Like Australia, New Zealand probably received its earliest vertebrates (dinosaurs, a leiopelmatid frog and its tautara species) in the Triassic or Jurassic. But, during the early Tertiary, it too received an infusion of biota from South America via Antarctica and Australia. Unlike Australia, New Zealand received no vertebrate animals at that time except birds and possibly some lizards. The ratite birds, moas and kiwis, probably arrived in the early Tertiary. Their migration was facilitated because their ancestors were probably flying birds related to the South and Central American tinamous (Briggs, 2003). A review of the origins of the New Zealand flora (Pole, 1994) indicates a close relationship to Australia, and that the present vegetation of the former is entirely, or almost entirely, the result of long distance dispersal during the Tertiary. It should be noted that not all of the amphinotic migratory traffic moved from west to east. From southeast Asia to the general Australian–New Zealand region, there is a remarkable concentration of primitive conifer and angiosperm families. A few of them are found in South America and it is likely that they arrived from the east.

In general, the Southern Ocean botanical and marine animal references cited by McCarthy (2003) call attention to widely separated sister species. Disjunct living sister species or, in most cases, even disjunct related genera cannot be used as evidence for the alignment of Triassic continents or islands. Such species and genera are simply too young. The average species duration for terrestrial vertebrates is about 2 Ma (Avise et al., 1998), that of marine animals is about 4 Ma (Sepkoski, 1999), and that of plants probably not much different. The majority of living genera and many families do not extend back beyond the Tertiary. It is the distribution of the oldest families and orders that may be helpful in determining pre-drift continental position.

Considerable space is devoted to the freshwater fish family Galaxiidae that has a broad distribution in the cold-temperate waters of the southern hemisphere. Before the turn of the century, there was considerable speculation that the galaxiids had been distributed by continental dispersal in the Mesozoic. However, recent research has shown that many of the species are diadromous, moving back and forth between fresh and salt water at various stages in their life history. It seems that their evolution and distribution has occurred fairly recently, within the past 30 Ma, although there is a possibility that there may have been a trans-Antarctic dispersal in the earlier Tertiary (Waters et al., 2000). The general consensus is that the family has been distributed by migrating through the sea (McDowall, 2002).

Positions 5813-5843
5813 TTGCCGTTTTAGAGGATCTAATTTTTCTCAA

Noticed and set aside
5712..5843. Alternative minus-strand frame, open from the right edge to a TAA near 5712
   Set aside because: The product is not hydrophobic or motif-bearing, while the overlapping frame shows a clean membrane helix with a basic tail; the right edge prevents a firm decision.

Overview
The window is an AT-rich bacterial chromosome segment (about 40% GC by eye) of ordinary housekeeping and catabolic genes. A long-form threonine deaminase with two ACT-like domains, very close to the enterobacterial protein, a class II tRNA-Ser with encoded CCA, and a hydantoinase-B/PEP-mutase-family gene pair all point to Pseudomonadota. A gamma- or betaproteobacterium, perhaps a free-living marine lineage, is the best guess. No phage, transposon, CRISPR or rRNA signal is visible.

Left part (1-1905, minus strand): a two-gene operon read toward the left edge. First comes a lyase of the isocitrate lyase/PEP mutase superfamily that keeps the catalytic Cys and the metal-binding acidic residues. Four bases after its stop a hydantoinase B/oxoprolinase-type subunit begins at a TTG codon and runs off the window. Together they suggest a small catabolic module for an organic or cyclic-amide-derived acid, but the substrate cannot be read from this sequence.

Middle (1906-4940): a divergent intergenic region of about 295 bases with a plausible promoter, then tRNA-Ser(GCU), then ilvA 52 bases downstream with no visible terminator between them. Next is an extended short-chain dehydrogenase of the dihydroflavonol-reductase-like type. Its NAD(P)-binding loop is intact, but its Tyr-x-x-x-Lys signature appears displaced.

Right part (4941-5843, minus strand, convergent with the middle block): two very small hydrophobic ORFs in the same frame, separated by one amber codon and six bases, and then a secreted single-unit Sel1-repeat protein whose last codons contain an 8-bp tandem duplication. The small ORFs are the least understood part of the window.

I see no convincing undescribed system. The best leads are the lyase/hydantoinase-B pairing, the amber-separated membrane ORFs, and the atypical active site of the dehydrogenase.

In order to support his theory of the opening of the Pacific Ocean in the Jurassic, Shields (1998) cited a large number of terrestrial, Upper Triassic fossil records from each side of the ocean. Such records are difficult to evaluate, for the organisms in question might have been distributed across the width of Pangaea but appeared to be disjunct because of the lack of fossils or fossil bearing strata in the intervening areas. The Upper Triassic, prior to the break-up of Gondwana, is noted for the very broad distribution patterns of its fauna and flora. At that time, a Peri-tethyan Province occupied the major part of low and mid-latitude Pangaea (Rage, 1988).

Under the heading of ‘terrestrial tropical distributions’, a large amount of data are presented that deal primarily with trans-Pacific distributions at the generic level. Again, the question is, are such genera really old enough to bear on the problem of geographic relationships prior to 200 Ma? The cited references deal with a variety of groups such as composite plants, dipterid genera, iguanid lizards, and various birds including the ratites, galliformes, gruiformes, and several more advanced groups that were supposed to have had trans-Antarctic distribution patterns. In regard to the birds, Cracraft (2001) was probably correct in suggesting the Antarctic route but the time for the migrations was almost certainly the early Tertiary, not the pre-drift Mesozoic.

In the ‘marine tropical category’ the finding of trans-Pacific relationships among extant species of polychaete worms, squids, and certain fishes should not be at all surprising. After all, there are many living species of trans-Pacific fishes, molluscs, echinoderms, and crustaceans and their relationships indicate a frequent crossing of the East Pacific Barrier. In fact, a few of them even have circumtropical ranges. The late Cretaceous fossils described by Skelton (1988) probably do represent crossings of the Pacific from the Caribbean to the western side, rather than their being members of the same fauna. Skelton suggested that shallow-water plateaus and seamounts formed by mid-plate volcanism served as staging posts for their distribution. Since some of the taxa occur in slightly older strata in the Caribbean, that direction of dispersal seems reasonable (Hallam, 1994).